When I started working at Secret Escapes a common practice was doing pair programming. For me this was pretty new, I wasn’t used to pairing sessions of 30 mins or more. Previously I would pair for a couple minutes with a coworker to solve small bugs and use this in the same way as rubber duck debugging.
To begin with, I should say I pretty much sucked at this. During the sessions one of the two persons would hack the code until the issue was solved and the other person would stay idle and bored.
After some time of researching, I found an amazing checklist made by the people of thoughtbot. All of these things are just recommendations and I’d suggest you to try things out, test what it works for you (and your coworkers) and discard the rest.
Personally one of the things that worked the best when trying out this checklist was agreeing on the scope. This should be the same for both participants: either finishing a specific functionality, solving a bug or reaching certain point of an implementation. Otherwise, pairing for the sake of pairing would feel pretty much useless.
Another point that made pairing an experience much more enjoyable was doing time-based intervals and switching the driver / companion position. Setting timers of 3 to 5 minutes seems just about right for the pairing to be dynamic.
The experience should be pretty interactive all along, the companion should ask questions and communicate their observations, and the driver should explain their thought process and the why of the approach taken.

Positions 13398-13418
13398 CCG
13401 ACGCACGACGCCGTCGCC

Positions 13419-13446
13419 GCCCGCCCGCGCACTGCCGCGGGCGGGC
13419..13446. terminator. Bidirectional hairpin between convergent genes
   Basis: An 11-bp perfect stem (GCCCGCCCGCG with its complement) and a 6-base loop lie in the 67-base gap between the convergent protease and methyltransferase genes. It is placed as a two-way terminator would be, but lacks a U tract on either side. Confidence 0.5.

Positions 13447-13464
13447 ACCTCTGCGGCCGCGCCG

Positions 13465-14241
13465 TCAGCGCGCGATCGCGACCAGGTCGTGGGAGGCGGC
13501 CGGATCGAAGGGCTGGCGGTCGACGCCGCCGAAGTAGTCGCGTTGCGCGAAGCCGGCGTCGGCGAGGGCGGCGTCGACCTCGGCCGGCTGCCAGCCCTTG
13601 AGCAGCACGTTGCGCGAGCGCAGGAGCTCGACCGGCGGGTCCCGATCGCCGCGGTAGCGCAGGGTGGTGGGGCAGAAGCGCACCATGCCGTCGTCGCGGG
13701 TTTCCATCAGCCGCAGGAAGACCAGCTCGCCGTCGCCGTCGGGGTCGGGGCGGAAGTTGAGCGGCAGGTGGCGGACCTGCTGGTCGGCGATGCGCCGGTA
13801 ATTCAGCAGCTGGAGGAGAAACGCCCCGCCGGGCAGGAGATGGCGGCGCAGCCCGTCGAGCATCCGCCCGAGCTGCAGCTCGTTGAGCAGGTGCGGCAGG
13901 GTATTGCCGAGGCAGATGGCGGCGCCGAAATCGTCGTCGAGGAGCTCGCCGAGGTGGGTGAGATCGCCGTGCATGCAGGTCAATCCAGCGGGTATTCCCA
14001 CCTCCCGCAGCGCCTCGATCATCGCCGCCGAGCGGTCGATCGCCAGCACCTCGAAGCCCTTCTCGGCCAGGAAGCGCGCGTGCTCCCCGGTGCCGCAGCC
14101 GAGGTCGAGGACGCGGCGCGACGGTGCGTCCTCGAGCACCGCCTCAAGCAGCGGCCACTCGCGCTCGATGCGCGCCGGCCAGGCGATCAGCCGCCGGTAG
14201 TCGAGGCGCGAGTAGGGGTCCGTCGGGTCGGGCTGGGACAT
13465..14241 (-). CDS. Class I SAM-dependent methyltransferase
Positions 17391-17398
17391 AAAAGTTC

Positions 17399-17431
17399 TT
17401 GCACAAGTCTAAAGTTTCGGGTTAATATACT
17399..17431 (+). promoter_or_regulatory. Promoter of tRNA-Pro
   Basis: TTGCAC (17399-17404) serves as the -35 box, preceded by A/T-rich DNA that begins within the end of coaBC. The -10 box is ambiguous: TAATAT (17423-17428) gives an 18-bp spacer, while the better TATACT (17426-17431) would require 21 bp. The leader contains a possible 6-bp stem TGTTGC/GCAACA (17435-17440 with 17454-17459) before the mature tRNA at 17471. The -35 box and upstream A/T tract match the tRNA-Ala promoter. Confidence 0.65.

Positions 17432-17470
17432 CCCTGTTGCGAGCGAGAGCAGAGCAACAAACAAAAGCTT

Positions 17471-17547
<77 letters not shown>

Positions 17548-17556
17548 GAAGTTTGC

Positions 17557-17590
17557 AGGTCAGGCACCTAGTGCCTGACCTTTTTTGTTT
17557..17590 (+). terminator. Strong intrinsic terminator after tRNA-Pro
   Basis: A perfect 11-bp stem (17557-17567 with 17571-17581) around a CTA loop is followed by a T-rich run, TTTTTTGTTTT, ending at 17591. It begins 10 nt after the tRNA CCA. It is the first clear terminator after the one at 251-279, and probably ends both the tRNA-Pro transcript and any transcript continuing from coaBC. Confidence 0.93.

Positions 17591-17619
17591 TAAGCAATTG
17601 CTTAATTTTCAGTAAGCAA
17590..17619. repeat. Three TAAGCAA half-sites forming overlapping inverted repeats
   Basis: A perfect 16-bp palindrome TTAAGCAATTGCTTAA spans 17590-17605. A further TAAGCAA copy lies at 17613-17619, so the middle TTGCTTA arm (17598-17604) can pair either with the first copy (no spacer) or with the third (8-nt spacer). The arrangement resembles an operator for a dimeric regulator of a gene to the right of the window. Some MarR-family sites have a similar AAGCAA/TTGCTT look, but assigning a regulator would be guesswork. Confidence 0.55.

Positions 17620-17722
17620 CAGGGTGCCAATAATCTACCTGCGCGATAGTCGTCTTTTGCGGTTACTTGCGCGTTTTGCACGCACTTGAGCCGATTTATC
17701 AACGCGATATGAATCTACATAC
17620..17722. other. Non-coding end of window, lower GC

If you’re a Front-end developer, I would suggest using something like VSCode Live tool which works like a charm (sorry Vim 😓).
What did not work
On the other side, one of the things that didn’t work, was pairing for long periods of time. Pair programming on its own is quite exhausting and can drain a lot of energy. To me, the point before I’d start getting distracted (or exhausted) was about an hour - though this totally depends on you and the person you’re pairing with.
Something else that didn’t quite work was having one person doing all the coding. This leaves the other person in an idle state and is not an enjoyable experience for either participant. In the end, neither of you will learn or improve much.
I encourage you to try pair programming for half an hour or so, whenever you find the opportunity. It could be some issue that you cannot crack or a feature that you might not be too certain about how to implement.